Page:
Tankless heaters also require periodic maintenance. This includes deliming of the internal heat exchanger. This will be a more significant issue if you have a water supply with a high mineral content.

If you have an electric hot water heater, the answer could be a burned out heating element. There would not be water on the floor around the tank if an element has burned out.  There may also be a circuit breaker tripped or malfunctioning.

We are so used to just turning on the faucet and having hot water, that it’s a real surprise when the water flow is only cold. Most of these Issues require training and expertise to properly repair so be sure to call a professional. Our Technicians are factory trained to service all types of hot water heaters.

Contact us for more information or visit our website at www.HomeServiceCorp.com.

Home Service Corporation

Celebrating our 32nd year serving our Michigan customers Heating & Air Conditioning , Plumbing and Electrical needs.

Down The Drain

There has been a lot of talk about water usage in the United States. In some parts of the country water is a very limited resource. This is especially true in the Southwest, California, New York City, and Southern Florida. These areas have severe restrictions on water usage, often limiting outdoor usage to once a week for a few hours. There have been major changes in the residential water usage over the last several decades. These include faucets with restricted flow, shower heads with restricted flow, timers on lawn sprinkling systems, rain detectors on lawn sprinkler systems, water saving appliances, and of course low water needs for toilet flushing. Many toilets in the 1950’s required about 7 gallons to flush. That was reduced by government mandate and code changes to 3.5 gallons and in the last two decades to 1.6 gallons per flush. When the changes came to 1.6 gallons per flush, many of the toilets would not remove the waste or simple plugged up. This was a result of poor design and little research on how to create a toilet the consumer would find acceptable. Well in the wisdom of the government and with little thought to the existing plumbing systems in homes today, the water usage for flushing has been reduced again to 1.28 gallons per flush.

We have been watching these changes and with our field experience have found that the amount of water saved is not what the pencil pushers have expected. Also we have found more issues with systems plugging from waste left behind in the piping due to the low amount of water to move it through the system and into the municipal sewer systems.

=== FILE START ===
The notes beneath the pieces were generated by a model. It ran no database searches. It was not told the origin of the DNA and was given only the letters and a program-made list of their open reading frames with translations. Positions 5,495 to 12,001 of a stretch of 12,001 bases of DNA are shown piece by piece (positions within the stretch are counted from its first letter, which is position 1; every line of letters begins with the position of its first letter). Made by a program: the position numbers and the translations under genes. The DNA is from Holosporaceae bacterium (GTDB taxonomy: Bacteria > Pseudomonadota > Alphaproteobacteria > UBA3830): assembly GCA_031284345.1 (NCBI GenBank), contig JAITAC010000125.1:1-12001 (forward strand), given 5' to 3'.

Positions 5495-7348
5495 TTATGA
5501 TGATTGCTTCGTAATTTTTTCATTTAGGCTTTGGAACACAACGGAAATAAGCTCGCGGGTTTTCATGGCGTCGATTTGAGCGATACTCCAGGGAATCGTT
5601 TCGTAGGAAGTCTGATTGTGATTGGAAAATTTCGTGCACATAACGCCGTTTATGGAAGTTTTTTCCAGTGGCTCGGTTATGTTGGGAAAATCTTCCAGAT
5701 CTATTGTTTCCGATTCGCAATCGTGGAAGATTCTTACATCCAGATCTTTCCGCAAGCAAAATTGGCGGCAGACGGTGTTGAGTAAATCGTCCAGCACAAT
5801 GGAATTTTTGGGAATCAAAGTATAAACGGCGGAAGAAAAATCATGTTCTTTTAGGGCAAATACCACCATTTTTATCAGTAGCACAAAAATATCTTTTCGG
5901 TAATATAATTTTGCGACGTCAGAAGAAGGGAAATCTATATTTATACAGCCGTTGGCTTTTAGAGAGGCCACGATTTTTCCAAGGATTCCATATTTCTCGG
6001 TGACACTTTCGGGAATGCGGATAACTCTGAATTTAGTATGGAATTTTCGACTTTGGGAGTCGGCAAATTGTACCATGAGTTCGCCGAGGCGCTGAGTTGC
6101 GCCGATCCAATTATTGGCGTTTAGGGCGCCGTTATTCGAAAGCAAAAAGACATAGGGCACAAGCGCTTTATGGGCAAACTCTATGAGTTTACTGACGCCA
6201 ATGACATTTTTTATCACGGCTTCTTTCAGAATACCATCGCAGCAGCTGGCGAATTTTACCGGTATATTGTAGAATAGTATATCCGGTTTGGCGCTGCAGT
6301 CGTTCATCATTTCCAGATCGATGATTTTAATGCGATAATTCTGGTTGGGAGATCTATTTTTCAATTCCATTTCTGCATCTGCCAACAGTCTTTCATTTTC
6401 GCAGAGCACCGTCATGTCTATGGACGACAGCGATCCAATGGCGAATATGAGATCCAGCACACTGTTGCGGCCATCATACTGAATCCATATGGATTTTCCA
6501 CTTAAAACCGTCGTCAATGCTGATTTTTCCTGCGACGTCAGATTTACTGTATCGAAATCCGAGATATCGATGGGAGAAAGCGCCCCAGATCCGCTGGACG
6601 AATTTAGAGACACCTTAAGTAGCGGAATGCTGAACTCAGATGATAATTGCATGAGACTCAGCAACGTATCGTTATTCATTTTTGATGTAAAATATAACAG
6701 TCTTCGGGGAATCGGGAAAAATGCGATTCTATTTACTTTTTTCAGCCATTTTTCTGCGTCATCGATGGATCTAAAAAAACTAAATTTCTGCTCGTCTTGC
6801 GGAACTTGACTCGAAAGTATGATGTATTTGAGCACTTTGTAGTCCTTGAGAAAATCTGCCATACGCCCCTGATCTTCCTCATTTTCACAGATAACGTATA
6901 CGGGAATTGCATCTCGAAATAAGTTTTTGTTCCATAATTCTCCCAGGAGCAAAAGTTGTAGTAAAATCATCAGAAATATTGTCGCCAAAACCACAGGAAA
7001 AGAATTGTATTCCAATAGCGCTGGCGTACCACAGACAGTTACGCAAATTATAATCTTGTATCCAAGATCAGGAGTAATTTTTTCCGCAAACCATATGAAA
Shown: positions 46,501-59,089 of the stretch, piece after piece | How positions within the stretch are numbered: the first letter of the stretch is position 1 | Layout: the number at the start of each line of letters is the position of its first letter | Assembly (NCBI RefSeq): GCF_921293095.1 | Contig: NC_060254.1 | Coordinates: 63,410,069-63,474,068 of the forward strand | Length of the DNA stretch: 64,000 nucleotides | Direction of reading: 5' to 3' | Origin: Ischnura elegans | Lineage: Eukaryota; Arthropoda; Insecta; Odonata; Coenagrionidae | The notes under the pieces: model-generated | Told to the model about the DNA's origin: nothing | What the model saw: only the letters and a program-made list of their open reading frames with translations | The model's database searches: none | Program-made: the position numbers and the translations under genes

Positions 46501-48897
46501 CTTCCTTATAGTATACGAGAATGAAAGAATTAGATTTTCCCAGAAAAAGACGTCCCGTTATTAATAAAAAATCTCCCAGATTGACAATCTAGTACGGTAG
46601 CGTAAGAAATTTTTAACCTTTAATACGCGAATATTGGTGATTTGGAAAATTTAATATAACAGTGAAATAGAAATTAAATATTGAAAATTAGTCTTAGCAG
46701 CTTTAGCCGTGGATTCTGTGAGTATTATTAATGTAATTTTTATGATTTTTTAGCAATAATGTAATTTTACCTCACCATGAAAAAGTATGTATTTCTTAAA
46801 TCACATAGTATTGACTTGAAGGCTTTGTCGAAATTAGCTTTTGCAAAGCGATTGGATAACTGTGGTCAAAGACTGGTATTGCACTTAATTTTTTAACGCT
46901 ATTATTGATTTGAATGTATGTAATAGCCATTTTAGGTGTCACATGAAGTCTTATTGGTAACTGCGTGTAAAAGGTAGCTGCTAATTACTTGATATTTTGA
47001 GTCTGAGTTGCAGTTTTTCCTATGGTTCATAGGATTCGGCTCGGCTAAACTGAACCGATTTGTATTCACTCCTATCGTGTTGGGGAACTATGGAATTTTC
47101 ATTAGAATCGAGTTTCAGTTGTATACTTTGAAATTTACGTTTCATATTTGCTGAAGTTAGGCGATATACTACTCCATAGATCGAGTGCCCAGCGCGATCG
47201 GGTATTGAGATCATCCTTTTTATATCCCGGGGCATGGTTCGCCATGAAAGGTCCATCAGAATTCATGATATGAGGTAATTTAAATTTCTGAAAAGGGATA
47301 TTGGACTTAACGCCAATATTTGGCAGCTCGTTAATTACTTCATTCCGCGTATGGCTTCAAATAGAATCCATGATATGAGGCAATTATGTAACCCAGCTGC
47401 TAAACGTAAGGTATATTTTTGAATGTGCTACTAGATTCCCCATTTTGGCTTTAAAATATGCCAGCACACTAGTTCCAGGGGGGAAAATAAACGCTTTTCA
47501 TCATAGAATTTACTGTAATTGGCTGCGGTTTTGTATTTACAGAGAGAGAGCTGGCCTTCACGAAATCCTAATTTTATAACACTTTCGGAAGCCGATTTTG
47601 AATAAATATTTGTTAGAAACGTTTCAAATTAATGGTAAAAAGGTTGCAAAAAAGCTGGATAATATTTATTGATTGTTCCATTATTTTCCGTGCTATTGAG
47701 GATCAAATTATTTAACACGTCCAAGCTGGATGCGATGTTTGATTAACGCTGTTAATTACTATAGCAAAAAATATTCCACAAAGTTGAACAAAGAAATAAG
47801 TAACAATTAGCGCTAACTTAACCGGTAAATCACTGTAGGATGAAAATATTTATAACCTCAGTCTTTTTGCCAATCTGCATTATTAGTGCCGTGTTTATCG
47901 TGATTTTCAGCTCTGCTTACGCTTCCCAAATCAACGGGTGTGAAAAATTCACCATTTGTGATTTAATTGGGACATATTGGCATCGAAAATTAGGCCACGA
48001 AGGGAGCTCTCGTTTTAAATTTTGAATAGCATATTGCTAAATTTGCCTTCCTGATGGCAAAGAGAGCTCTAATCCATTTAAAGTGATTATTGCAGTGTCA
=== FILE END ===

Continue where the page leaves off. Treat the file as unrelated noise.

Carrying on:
Our experience shows that the toilets often need to be flushed twice to remove small bits of waste left behind. Some require scrubbing with a toilet brush to clean waste sticking to the surfaces because of less water in the bowl. Then the toilet needs to be flushed a second time. Neither of these situations saves water for the homeowner.

The other concern is the design and materials used in older plumbing systems. The materials used included cast iron and clay tile. The sizes were determined by the older style toilets which used upwards of 7 gallons per flush. Now with less than 1.3 gallons per flush, oversized pipe, and materials with rougher surfaces more issues with plugging are expected. This is particularly a concern for those systems that may have low spots in the drainage piping, tree root impingement, or long runs to the municipal sewers. On the other hand, those with septic systems may find their systems will last longer before a drainage field needs to be replaced since less water is flowing into those fields.

We are continuously field testing the various brands and models to provide a quality efficient product to our customers. Our experienced technicians can recommend the toilet that we have tested to provide our customers with a unit that will provide the best service and save dollars for you.

As the old Plumber used to say,  ”A royal flush beats a full house all the time.”

Contact us for more information or visit our website at www.HomeServiceCorp.com.

Home Service Corporation

Celebrating our 32nd year serving our Michigan customers Heating & Air Conditioning , Plumbing and Electrical needs.